THE NIGHT OF THE JITTERS

Leticia Ramos-Shahani

I was once invited to compére a dinner function where there were several speakers. The chief amongst them was a lady Philippine presidential candidate. My job was to stay within the theme of the evening, introduce the speakers, and keep the transitions lively, entertaining and contextual.

Easy? Yes, if not for an audience of over a 400 people!

Weeks and days before the event, I gathered the material, read the resumes of the luminaries, prepared my lines and timing. On the day before the event, I had everything down to a pat. But at night in bed, the next day seemed bigger and scarier than most other days.

I tossed and turned restlessly until late into the night. Finally, when I did sleep, I had a nightmare. In the nightmare, I was up on the stage next to all the speakers. The lights were strong on my face. Awed by the crowd, I was in a state of shock. Suddenly, from nowhere the lady chief guest walked up to me, handed me the microphone and said, “Raju, it is your turn! ”

My turn! I grappled with the dozen or so pages in my hands and walked up to the lectern. At the lectern, my papers flew from my hand and circled around me in slow motion. The microphone turned into a cobra and stared me down. And, when I looked down at my finely dressed audience they had changed. In their place were people of all kinds. I saw fishermen, street hawkers, and gaunt-faced ladies with cigarettes dangling from their lips. On the floor there were hundreds of crawling babies screaming at their mothers to stop smoking and pay attention to them. My wife was in the crowd begging everyone to calm down and listen to me, the speaker!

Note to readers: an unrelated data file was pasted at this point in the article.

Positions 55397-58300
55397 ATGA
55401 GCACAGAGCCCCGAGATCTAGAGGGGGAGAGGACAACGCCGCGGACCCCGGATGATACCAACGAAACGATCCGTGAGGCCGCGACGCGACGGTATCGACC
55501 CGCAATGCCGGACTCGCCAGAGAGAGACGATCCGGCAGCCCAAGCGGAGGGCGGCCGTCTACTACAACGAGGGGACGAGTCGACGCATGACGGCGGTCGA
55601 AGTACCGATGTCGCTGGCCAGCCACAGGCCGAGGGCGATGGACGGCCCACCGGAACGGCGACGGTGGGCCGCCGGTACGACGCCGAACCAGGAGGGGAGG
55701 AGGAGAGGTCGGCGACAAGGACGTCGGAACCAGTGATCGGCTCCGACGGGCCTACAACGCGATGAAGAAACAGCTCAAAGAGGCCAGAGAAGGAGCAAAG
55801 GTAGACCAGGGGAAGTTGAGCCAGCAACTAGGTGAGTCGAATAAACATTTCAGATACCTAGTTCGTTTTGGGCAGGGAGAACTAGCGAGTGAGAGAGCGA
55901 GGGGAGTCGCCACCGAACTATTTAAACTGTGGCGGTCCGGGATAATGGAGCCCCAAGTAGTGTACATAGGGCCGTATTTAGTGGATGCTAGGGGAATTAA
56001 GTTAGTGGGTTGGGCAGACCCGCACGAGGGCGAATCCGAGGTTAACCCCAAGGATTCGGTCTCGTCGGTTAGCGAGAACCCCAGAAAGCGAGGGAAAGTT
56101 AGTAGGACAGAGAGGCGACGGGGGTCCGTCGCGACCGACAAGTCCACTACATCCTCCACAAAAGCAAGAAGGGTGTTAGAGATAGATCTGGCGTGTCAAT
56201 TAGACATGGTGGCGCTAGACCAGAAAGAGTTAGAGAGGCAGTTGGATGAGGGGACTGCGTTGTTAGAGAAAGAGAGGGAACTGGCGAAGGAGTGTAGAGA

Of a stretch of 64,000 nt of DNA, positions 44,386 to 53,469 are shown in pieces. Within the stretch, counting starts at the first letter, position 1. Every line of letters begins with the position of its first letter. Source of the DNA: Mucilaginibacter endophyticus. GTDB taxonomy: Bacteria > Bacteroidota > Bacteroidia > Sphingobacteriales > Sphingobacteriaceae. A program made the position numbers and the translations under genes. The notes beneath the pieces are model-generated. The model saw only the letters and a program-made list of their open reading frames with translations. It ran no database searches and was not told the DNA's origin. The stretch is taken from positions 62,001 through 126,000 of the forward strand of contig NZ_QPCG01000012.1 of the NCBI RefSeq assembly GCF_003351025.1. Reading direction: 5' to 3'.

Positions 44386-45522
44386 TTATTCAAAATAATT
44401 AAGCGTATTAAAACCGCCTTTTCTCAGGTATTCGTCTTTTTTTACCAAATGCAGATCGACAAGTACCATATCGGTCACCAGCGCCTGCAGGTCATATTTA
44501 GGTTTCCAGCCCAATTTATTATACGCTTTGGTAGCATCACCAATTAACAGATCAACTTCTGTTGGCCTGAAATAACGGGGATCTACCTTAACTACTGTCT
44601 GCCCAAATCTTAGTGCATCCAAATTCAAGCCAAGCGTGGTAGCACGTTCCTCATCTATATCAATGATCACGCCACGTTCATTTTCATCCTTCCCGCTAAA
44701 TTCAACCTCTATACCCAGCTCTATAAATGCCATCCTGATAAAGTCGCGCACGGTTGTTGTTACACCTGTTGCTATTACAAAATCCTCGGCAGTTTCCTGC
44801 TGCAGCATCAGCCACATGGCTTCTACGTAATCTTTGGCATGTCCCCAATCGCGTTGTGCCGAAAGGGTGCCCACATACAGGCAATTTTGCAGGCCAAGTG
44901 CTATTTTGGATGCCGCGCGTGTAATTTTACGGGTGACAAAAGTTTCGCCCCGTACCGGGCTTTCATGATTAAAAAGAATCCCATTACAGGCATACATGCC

The back of the hall had somehow changed into a railway compartment with dozens of big, African-American men playing basketball in it. Big, burly men with beer mugs in their hands were watching the game while the train of my speaking moment was hurtling away towards nowhere!

In the nightmare, I heard someone knock at the door of the railway compartment. Covered in cold sweat, I woke up with a scream in my throat! As I sat up in bed, I recognized the absurdity of  the whole situation. The demons of anxiety and fear were playing games    with my mind.

The knocking on my bedroom door was real, and I walked up to it and opened it. There stood my little 7-year-old daughter, crying for her mother. I picked her up and held her against me. My fears subsided and a smile took over my jitters and doubts.

I was overcome by an inner peace and calm. I went to sleep assured that tomorrow, I was going to perform for a crowd not go to war with the world. My fears were gone and the material that I had been working upon became mine. The next day I dazzled the crowd and the lady chief guest at the dinner  function.

 

Note: I post this in honor and the love I, like, many have for the late Senator Leticia Ramos-Shahani of the Philippines who just passed away this morning of 20th March, 2017.

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